Online – YouTube
It’s 1963. Bob Dylan releases the record Blowin’ in the Wind and Martin Luther King makes his incredible “I have a dream” speech. In a considered and informative production, the Chickenshed company brings together these key events with other historical moments of protest, via an imaginary bus journey with civil rights activist Rosa Parks. This remarkable show cleverly crafts a timeless, inclusive environment in which to examine struggles against injustice around the globe, across generations to the current day.
Rosa tells us she is just an ordinary person, but she represents how ordinary people are capable of making extraordinary things happen when they work together, which is paralleled in the success of this ambitious youth musical. Testing Dylan’s question “How many roads must a man walk down/Before you call him a man?” the strikingly diverse cast uses many forms of creativity and talent to underscore a message of inclusivity and give affirmation to different cultures and minority groups.
It must be an incredible feat of organisation to get so many performers on stage in the right order at the right time, but this is achieved brilliantly. The huge cast of energetic young artists combine a multitude of performance skills – acting, music, dance, poetry, song, film – to passionately articulate a message of unity regardless of difference.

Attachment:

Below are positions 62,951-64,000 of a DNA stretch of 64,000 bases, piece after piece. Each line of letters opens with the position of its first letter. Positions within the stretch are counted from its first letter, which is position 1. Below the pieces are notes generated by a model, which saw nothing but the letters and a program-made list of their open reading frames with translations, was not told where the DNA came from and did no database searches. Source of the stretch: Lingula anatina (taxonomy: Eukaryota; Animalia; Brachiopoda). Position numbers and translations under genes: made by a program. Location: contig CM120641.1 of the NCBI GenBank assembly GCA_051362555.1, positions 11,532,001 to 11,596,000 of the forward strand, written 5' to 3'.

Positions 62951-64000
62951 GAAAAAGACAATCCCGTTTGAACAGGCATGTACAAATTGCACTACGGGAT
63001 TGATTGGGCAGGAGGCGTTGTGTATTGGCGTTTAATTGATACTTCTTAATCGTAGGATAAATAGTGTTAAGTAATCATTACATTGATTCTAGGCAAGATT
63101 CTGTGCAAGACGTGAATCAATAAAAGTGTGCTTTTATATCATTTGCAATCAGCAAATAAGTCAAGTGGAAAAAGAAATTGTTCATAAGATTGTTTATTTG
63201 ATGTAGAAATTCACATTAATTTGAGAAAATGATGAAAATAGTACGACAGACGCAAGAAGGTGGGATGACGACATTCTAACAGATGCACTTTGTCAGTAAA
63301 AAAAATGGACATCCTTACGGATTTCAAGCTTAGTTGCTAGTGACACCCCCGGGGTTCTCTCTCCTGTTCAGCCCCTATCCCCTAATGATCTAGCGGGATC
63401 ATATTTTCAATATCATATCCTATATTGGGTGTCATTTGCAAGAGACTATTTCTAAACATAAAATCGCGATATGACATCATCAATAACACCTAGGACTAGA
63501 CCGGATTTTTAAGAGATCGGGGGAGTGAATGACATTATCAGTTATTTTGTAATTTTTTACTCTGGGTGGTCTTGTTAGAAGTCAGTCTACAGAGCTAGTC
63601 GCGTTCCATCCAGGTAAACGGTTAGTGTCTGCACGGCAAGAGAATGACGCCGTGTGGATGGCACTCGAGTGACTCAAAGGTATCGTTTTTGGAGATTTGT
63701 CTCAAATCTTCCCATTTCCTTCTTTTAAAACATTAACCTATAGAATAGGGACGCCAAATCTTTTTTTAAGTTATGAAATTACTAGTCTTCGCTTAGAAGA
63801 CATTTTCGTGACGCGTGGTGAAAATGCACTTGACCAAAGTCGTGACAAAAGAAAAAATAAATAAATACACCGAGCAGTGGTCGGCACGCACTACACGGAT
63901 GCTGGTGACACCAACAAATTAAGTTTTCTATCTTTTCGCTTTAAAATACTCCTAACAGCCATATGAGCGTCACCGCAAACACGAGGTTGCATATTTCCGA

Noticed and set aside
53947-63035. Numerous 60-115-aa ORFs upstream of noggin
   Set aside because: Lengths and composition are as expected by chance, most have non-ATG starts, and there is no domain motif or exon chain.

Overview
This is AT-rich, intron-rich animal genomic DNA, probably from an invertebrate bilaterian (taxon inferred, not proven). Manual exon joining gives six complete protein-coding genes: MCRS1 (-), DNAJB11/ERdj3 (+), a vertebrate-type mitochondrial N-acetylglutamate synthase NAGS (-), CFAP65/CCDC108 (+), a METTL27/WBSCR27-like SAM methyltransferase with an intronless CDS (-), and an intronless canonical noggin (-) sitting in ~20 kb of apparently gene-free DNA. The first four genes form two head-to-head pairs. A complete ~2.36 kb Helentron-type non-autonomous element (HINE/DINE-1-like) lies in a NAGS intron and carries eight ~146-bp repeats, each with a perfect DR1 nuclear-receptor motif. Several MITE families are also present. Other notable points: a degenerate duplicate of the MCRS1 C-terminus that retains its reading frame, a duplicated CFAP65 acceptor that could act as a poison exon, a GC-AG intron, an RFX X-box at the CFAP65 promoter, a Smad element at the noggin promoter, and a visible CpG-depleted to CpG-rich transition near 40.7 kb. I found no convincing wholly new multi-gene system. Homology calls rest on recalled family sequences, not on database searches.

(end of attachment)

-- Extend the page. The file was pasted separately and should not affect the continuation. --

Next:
Supported by an impressive choir and onstage band, a broad range of musical styles acknowledges the influence of cultures, both globally and in the UK, and is confidently performed; from folk to hip hop, and everything in between, there really is something for everyone to enjoy! The emotive historical struggles depicted are also beautifully complemented by sensitive choreography and effective lighting and projection, which would clearly be so much more impressive in a live space, rather than on YouTube in lockdown.
Replaying this thoughtful piece at the present moment in time is an admirable decision. I found it shocking that the walk on Washington DC depicted at the start of the show has needed to be replicated so recently, with so much still to change in society. However, the production’s core image of many different individuals travelling together on a bus, intent on listening to Martin Luther King’s call for solidarity and acceptance, creates an effective message of hope.
Clearly our journey together is one still in progress, but it is reassuring to see the next generation on stage positively demonstrating empowerment through knowledge of past mistakes and successes, and forging unity from abilities of many sorts. This is an inspiring production. Watch and learn how it’s done.
Conceived and directed by: Lou Stein
Musical direction by: Dave Carey
Director of Dance by: Christine Niering
Produced by: Chickenshed